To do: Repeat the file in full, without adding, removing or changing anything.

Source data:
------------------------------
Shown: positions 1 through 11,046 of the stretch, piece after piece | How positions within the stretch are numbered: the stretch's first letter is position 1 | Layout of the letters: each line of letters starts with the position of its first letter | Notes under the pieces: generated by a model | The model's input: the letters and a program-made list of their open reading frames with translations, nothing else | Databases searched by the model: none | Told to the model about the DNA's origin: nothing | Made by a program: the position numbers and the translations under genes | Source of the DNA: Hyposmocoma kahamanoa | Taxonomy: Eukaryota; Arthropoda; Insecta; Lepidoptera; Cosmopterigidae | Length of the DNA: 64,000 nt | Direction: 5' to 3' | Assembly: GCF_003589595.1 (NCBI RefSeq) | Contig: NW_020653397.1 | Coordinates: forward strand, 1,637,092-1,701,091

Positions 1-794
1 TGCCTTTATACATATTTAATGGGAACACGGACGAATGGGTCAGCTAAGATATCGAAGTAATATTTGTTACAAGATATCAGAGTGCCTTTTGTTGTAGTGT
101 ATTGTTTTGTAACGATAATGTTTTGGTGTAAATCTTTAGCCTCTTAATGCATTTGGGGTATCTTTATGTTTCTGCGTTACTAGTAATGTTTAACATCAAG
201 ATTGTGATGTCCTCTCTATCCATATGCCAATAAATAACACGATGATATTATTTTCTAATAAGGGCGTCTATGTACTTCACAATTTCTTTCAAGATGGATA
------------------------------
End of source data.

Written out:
Shown: positions 1 through 11,046 of the stretch, piece after piece | How positions within the stretch are numbered: the stretch's first letter is position 1 | Layout of the letters: each line of letters starts with the position of its first letter | Notes under the pieces: generated by a model | The model's input: the letters and a program-made list of their open reading frames with translations, nothing else | Databases searched by the model: none | Told to the model about the DNA's origin: nothing | Made by a program: the position numbers and the translations under genes | Source of the DNA: Hyposmocoma kahamanoa | Taxonomy: Eukaryota; Arthropoda; Insecta; Lepidoptera; Cosmopterigidae | Length of the DNA: 64,000 nt | Direction: 5' to 3' | Assembly: GCF_003589595.1 (NCBI RefSeq) | Contig: NW_020653397.1 | Coordinates: forward strand, 1,637,092-1,701,091

Positions 1-794
1 TGCCTTTATACATATTTAATGGGAACACGGACGAATGGGTCAGCTAAGATATCGAAGTAATATTTGTTACAAGATATCAGAGTGCCTTTTGTTGTAGTGT
101 ATTGTTTTGTAACGATAATGTTTTGGTGTAAATCTTTAGCCTCTTAATGCATTTGGGGTATCTTTATGTTTCTGCGTTACTAGTAATGTTTAACATCAAG
201 ATTGTGATGTCCTCTCTATCCATATGCCAATAAATAACACGATGATATTATTTTCTAATAAGGGCGTCTATGTACTTCACAATTTCTTTCAAGATGGATA